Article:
Angry and Dissatisfied

Today, I feel flooded with emotional flashbacks that I’m not 100% sure about what triggered them or even what they are about. To give myself some insight, I picked up the book Journal Writing Prompts for Child Abuse Survivors again. Somehow, the prompts about anger appealed to me.

Growing up, I was always described as “too quick to anger”. There is some truth to this, in that I have and always had an extremely low level of distress tolerance.

My parents would react to this with resentment, but they’d generally solve my problems anyway. This at one point was described as having low expectations of me. When the psychologist who did my latest autism assessment, said that, I was triggered. After all, if my parents had expected me to be able to work stuff out myself, would that have been any better? I understand all about letting babies “cry it out” and I’m not a fan of it. I don’t have a clue whether I was left to “cry it out” a lot. I think so, as I was in the hospital for the first three months of my life and I don’t expect the nurses to have attended to each baby’s every cry. As such, even if my parents did attend to my every cry for attention, I must’ve been allowed to learn some self-regulation through “crying it out”.

My parents weren’t the most patient people in the world. At one point, my father explained to me that a family is like a business, in that it has to be run efficiently. As such, I can understand why my parents rarely let me work stuff out on my own. I also understand why they resented helping me.

Growing up though, my poor distress tolerance skills were seen as mere anger and oppositionality. I’m not sure why people perceived me as always angry. They weren’t just my parents, after all. Maybe I am quick to anger. I don’t know, but to be honest I think distress is different from anger.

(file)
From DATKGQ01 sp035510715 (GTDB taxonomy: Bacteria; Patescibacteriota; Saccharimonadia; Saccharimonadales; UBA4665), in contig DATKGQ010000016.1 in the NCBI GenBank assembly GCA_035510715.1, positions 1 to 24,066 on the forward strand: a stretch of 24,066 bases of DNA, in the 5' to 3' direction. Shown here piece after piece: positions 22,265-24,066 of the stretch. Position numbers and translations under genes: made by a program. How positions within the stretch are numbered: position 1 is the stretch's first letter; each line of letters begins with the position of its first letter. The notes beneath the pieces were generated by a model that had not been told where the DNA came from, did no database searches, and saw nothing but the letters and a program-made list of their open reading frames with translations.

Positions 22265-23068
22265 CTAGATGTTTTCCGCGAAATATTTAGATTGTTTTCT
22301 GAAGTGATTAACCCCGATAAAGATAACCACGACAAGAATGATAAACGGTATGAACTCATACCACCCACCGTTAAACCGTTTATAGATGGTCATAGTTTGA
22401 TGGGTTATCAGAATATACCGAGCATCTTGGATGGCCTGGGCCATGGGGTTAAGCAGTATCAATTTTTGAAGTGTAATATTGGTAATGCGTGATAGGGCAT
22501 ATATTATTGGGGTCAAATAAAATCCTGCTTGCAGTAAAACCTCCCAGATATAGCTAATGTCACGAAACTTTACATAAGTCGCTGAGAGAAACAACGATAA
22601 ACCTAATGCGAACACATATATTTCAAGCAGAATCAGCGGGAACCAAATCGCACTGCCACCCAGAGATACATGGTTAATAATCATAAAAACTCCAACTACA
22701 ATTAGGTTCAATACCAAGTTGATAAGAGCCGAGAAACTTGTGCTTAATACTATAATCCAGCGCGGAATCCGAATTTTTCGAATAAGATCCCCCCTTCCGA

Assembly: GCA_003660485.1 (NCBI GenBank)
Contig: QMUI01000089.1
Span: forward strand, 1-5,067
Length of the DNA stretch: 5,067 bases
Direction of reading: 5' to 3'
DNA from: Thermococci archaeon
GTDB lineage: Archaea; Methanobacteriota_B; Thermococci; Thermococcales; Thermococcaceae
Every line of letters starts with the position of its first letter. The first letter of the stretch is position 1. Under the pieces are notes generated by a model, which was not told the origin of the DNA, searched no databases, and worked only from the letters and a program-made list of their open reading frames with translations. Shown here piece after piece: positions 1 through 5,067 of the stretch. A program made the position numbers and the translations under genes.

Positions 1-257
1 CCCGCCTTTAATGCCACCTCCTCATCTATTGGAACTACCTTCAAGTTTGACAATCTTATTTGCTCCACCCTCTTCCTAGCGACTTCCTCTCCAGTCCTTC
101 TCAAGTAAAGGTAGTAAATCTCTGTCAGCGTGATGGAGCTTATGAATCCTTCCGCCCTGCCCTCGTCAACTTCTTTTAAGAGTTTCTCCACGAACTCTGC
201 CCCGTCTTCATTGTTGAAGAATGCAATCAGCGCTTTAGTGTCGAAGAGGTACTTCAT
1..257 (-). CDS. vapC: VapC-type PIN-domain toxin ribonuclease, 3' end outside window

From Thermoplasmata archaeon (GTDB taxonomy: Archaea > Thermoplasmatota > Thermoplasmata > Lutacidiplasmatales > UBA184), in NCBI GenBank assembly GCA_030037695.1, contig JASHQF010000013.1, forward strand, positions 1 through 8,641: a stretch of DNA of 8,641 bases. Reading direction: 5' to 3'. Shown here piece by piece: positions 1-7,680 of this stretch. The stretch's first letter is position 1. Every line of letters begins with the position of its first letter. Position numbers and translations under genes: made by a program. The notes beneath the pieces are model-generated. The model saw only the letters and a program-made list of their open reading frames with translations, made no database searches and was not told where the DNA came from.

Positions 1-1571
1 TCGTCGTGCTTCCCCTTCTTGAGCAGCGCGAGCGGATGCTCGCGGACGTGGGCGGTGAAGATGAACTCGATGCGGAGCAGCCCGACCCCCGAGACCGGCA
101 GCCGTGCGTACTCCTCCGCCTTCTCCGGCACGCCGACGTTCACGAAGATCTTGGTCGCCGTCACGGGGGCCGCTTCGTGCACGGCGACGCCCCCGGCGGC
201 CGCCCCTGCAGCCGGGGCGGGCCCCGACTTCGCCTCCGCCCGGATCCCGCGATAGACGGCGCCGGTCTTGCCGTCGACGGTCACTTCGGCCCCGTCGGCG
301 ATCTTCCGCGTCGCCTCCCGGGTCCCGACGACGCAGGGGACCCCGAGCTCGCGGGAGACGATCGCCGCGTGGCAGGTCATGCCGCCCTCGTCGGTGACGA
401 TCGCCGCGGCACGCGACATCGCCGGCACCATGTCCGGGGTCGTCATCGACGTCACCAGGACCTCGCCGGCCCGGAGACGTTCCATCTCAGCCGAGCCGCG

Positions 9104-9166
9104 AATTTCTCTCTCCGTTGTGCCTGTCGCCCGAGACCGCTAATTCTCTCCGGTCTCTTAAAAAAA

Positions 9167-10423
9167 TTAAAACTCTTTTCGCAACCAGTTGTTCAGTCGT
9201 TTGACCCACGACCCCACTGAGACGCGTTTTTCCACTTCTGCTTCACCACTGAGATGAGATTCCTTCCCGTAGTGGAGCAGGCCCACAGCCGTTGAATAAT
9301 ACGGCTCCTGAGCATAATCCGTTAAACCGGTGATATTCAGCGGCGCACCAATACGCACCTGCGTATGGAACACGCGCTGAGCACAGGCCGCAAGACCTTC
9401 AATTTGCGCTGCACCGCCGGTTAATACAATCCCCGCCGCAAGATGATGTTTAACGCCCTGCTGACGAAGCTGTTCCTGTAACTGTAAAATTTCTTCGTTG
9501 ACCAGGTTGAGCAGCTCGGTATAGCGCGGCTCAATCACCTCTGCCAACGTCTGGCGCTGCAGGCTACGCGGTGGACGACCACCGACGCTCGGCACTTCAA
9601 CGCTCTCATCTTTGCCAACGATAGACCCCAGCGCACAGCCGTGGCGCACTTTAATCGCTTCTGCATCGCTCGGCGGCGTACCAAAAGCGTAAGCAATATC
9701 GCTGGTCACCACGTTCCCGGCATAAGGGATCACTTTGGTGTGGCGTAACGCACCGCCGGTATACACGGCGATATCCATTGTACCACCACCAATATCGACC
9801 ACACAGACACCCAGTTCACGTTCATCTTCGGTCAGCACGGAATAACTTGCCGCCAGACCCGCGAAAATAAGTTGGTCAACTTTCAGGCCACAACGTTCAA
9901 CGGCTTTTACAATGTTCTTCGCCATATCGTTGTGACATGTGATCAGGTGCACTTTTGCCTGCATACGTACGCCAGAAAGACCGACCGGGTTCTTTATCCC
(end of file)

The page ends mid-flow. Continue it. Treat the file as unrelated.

When I became an adult and was admitted to the psych hospital, my nursing diagnosis at least off the record was “angry and dissatisfied”. Again, I’m pretty sure the staff confused distress with dissatisfaction. Distress is an inability to cope. Dissatisfaction is an unwillingness to accept the situation. I was perfectly willing to be discharged back into independent living if that was what was deemed necessary, but I didn’t promise I’d cope. This was considered blackmail.

Now that I’m in long-term care, my staff no longer see me as angry or dissatisfied a lot. Even so, I haven’t changed much. I still swear and scream when my computer or iPhone won’t cooperate. Staff do help me now, but they don’t resent it anymore. This has also allowed me to practise asking for help in more productive, proactive ways, which, in turn, helps me become frustrated less easily. I like it that way.

Things That Made Me Smile (March 22, 2021) #WeeklySmile

Hi all on this lovely Monday! I am so excited to have discovered the Weekly Smile. This is, as the name suggests, a weekly blog event in which participants share what made them smile. Having discovered this meme itself is a reason to smile. I love being positive! Let me share what else made me smile.

First up is my new assigned staff’s kindness. Like I said in my #WeekendCoffeeShare post on Friday, I have a new assigned staff. She is calm, kind and very dedicated to her job. I initially worried she might get too attached and then have to withdraw as my assigned staff. She reassured me though that she maintains her professionalism.

Yesterday, I was feeling a bit triggered. The student staff, with whom I am not fully comfortable yet, had been my one-on-one for the evening. In addition, a male staff may get to work in my home soon. He seems kind enough, but still, it’s an adjustment. All this led me to feeling a bit stressed out when I was going to bed. Thankfully, my new assigned staff comforted me.

After the staff had taken me to bed, I pressed the call button a few times for the staff to come back, but she didn’t mind. She has this little rhyme she tells me each time she puts me to bed. It goes something like this:
Sleep well,
Head on the pillow,
Ass in the straw,
Then Astrid sleeps soon.

This time, the staff adjusted the rhyme to address not just me, but all of the voices (alters) inside my head. That definitely made me smile.